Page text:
Crime is rampant across America and it's going to take a new breed of cop to take down the bad guys. Some such bad guys are a gang of murderers who have struck terror into the hearts of the citizens of Los Angeles, only nobody knows of their existence - they think the Night Slasher is one person, a serial killer who has been killing innocent people. When one of the gang walks into a supermarket and shoots up the place, the police soon arrive, but there's only one brave officer who is willing to go in alone and tackle him, and that man is known as Cobra (Sylvester Stallone)...
Crime is the disease and he's the cure, or so the posters said for this most typical of the era's action movies which nevertheless didn't perform as well as Stallone's other hits; it seemed that audiences simply wanted to see him as Rocky and Rambo (until Rocky V and Rambo III, at any rate). It was drastically cut down from a two hour experience into just under ninety minutes, which paced it as rushing through the plot woth unseemly haste. Watching it now, it looks as if there was a checklist of clichés the star was working through on his script, which was adapted from a novel called Fair Game by Paula Gosling. Yes, the same as the Cindy Crawford flop from the nineties.
But also similar to Stallone's script for Beverly Hills Cop, which he had been working on until he left that project over budget issues to give way to the then-cheaper Eddie Murphy. The message is plain: it's the law who are to blame for the crime running wild through America's streets as the scaremongering opening narration makes clear, for they let the evildoers do as they wish since they have those vaguely defined "rights" as much as their victims do - maybe more so! It's the old Dirty Harry stereotypes that the eighties loved and employed across the thrillers of the day, with two of the stars of that film, Andrew Robinson and Reni Santoni, appearing here as detectives, obviously to make us think of the Clint Eastwood classic.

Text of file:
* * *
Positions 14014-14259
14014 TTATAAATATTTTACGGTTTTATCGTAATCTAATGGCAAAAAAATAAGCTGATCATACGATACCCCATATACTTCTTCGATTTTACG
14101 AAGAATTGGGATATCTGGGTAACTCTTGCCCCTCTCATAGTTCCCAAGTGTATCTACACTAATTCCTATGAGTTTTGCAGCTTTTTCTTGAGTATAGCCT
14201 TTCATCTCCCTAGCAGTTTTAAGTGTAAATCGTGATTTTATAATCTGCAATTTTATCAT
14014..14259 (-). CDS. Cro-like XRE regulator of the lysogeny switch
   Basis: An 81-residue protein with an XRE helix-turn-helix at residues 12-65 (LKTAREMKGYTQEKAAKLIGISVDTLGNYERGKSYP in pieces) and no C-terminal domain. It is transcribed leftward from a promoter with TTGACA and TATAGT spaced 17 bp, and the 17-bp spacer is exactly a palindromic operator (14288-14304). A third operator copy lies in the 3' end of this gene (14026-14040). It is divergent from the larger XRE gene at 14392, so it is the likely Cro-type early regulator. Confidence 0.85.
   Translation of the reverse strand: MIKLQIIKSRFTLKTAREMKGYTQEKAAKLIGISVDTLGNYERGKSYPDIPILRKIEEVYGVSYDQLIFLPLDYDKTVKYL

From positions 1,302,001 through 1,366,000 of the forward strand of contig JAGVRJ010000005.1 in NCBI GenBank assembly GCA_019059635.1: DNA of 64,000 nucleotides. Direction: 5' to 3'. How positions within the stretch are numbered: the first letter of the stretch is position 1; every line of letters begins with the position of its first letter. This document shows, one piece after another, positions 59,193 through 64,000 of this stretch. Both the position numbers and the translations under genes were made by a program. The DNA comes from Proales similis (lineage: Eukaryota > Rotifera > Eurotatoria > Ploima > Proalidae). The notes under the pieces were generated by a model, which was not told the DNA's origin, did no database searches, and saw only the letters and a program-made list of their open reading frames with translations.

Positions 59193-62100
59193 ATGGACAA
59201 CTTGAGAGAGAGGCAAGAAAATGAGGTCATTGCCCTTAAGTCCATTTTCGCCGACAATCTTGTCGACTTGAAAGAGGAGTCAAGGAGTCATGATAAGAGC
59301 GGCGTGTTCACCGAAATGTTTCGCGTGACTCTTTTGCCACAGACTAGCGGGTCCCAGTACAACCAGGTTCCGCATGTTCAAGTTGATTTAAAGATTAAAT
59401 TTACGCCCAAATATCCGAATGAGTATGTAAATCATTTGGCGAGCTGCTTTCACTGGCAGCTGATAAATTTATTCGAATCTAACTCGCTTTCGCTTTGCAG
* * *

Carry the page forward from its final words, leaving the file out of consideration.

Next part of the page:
Of course, it's only Cobra who twigs that there is a whole gang, an axe-wielding cult no less, of killers on the loose, led by Brian Thompson with a stocking over his face, which is curious as he is an actor who looks as if he's wearing a stocking over his head even when he isn't. The damsel in distress in this case is Ingrid, played by Stallone's then wife Brigitte Nielsen and it's interesting to see the filmmakers' strenuous efforts to make it look as if she is the same height as her co-star, when of course she's seven feet tall to Stallone's five. Ingrid is a model who escapes the clutches of the psychos, though this makes them all the more keen to bump her off, managing to expose their operation in a spectacular own goal.
So it's up to Cobra to save the day and, being a cop who doesn't play by the rules he's just the man for the job. Incidentally, David Rasche appears in this for about ten seconds as Ingrid's photographer; he essayed the far more sensible role of Sledge Hammer! on television and his appearance makes one briefly yearn for a film starring his character. But it's not to be, as the not dissimilar (but meant to be serious), sunglasses-sporting Cobra (real name Marion in a misjudged bit of humour) zooms around in his fancy car and blows away the crims. The villains have a vague agenda about being the future of society where presumably everyone is either a criminal or a victim, but it's never developed further and in the main they're an anonymous lot save for their leader and the double agent character. Cobra fills a hole for action addicts, but it's uninspired for most of the time, its silliness marking it out for its sole interest. Music by Sylvester Levay. What, no Frank Stallone songs on the soundtrack?